Wednesday, September 19, 2012
I’m in the midst of training for fall climbing objectives yet, at the same time, must look ahead to how to improve my cycling fitness for the Nepal race in March. It’s important to look ahead because the further from an event you begin to train the more you can focus on power, which is, by far, how you can make the biggest improvements. Today’s post takes a look at an article on speed training for cyclists.
Paul Rogers’ Aussie athletes dominated the Athens Olympics. This article talks about the training techniques he used, and also addresses why it’s not commonplace in the sport. There are great lessons here that, clearly, aren’t for everyone. Rogers’ approach is highly disciplined, hard to follow, and not the most time efficient for a weekend warrior like myself but I’m still going to try and incorporate it into my prep for Nepal.
The first thing I should address is why an endurance athlete should do power work. After all, if your goal is to race hundreds of miles through the Himalaya shouldn’t you be focusing on endurance? Not exactly.
Power is muscular efficiency and translates directly to speed and explosiveness. Training it teaches your muscles how to do more work at the same size/weight. At the end of any physical encounter, assuming skill levels are matched, the one with the biggest power reserves always wins. It’s the most important athletic factor there is, even for endurance athletes.
Endurance is fairly easy to train and gains come quickly. Power is harder to train and it takes a long time. Most endurance athletes don’t train power because they race too much and don’t have time to fit it into their schedules because it should be (must be, really) trained separately from your other physical systems.
Volume is a speed killer. It doesn't matter what you do, if you do a lot, it will make you slower. The protein in your muscles (myosin heavy chain isoforms for those who know their molecular biology) will change to a slower, more endurance friendly type if you do too much volume.
Essentially, power needs to be trained separately and mostly alone. This will cause your endurance factors to suffer and you have to be okay with this. It’s harder than it sounds because most of us train like addicts afraid to lose any gains we’ve made. Endurance comes back quickly but you have to be patient and believe. You also must be willing to train differently than you might be used to, especially in the gym. For example,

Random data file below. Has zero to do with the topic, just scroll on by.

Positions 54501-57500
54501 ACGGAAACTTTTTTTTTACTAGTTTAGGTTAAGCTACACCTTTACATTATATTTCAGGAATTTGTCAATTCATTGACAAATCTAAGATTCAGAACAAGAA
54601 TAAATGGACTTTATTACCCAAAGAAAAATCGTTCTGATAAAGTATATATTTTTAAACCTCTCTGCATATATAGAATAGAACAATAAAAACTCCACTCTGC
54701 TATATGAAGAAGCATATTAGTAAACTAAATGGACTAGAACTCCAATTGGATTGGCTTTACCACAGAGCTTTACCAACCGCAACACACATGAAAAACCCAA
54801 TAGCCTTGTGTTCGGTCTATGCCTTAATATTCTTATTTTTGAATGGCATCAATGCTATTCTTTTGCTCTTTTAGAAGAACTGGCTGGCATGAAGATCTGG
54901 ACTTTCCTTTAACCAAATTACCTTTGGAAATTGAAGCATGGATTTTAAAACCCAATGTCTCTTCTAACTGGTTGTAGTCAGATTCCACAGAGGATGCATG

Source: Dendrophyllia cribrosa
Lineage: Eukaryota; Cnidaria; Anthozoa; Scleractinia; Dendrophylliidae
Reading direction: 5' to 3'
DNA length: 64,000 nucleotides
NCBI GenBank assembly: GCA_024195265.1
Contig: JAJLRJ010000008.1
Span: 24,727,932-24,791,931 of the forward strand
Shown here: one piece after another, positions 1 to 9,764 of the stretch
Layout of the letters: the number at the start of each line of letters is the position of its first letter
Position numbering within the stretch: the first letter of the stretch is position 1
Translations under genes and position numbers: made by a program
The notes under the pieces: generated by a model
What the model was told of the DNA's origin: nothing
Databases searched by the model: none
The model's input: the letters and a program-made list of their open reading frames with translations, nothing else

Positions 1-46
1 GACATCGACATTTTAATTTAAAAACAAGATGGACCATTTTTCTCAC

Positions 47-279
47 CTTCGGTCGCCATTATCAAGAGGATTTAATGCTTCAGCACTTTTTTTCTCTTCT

If all you do is slow, heavy. You get STRONG and SLOW. You need to do most of your work at race speeds using submaximal loads but at high speeds.
unilateral is king. "single-leg press is our bread and butter"
The other issue for power training is patience. Again, we endurance athletes tend to be workout junkies. You’ve likely heard me say many times that training is only as effective as your recovery or that “you only get stronger at rest”. This is amplified when you train power because you often can’t feel it during the training. Performance is your only barometer. You don’t get pumped. Your muscles don’t burn. All of the things we associate with “hard training” come from endurance factors. Yet power is, by far, the most stressful on the body and forces the biggest adaptations to occur. So you have to be smart, and patient, or you will get hurt.
The one thing we do that most coaches can't cop is this. If you don't make the target times or loads on the first effort or set, you warm down and go home. You aren't fresh enough to train at a level that will make you improve. If you do a PB (personal best), you warm down and go home. If you are on fire that much you can blow yourself to pieces in a couple of sets or efforts and it will take weeks to dig you out of the hole you put yourself in, so whatever it is, if you PB, you stop and come back next time.
All that said, power training is addictive. Most of my close friends value it more than anything else because, frankly, it’s rad. Especially once you understand it. It’s pure performance, the opposite of enduring. But it’s every bit as demanding and takes much more discipline than any other form of training because every workout puts you at risk of being injured since 100% muscular efficiency is the goal and at 101% you are injured.
I haven’t done a proper power cycle in ages. This is the year. I’ll be following many of Rogers’ principles combined with what I’ve learned at P3 (you can get a taste of this in P90X2)—a new training protocol to put on trial. The rat is heading back into the lab.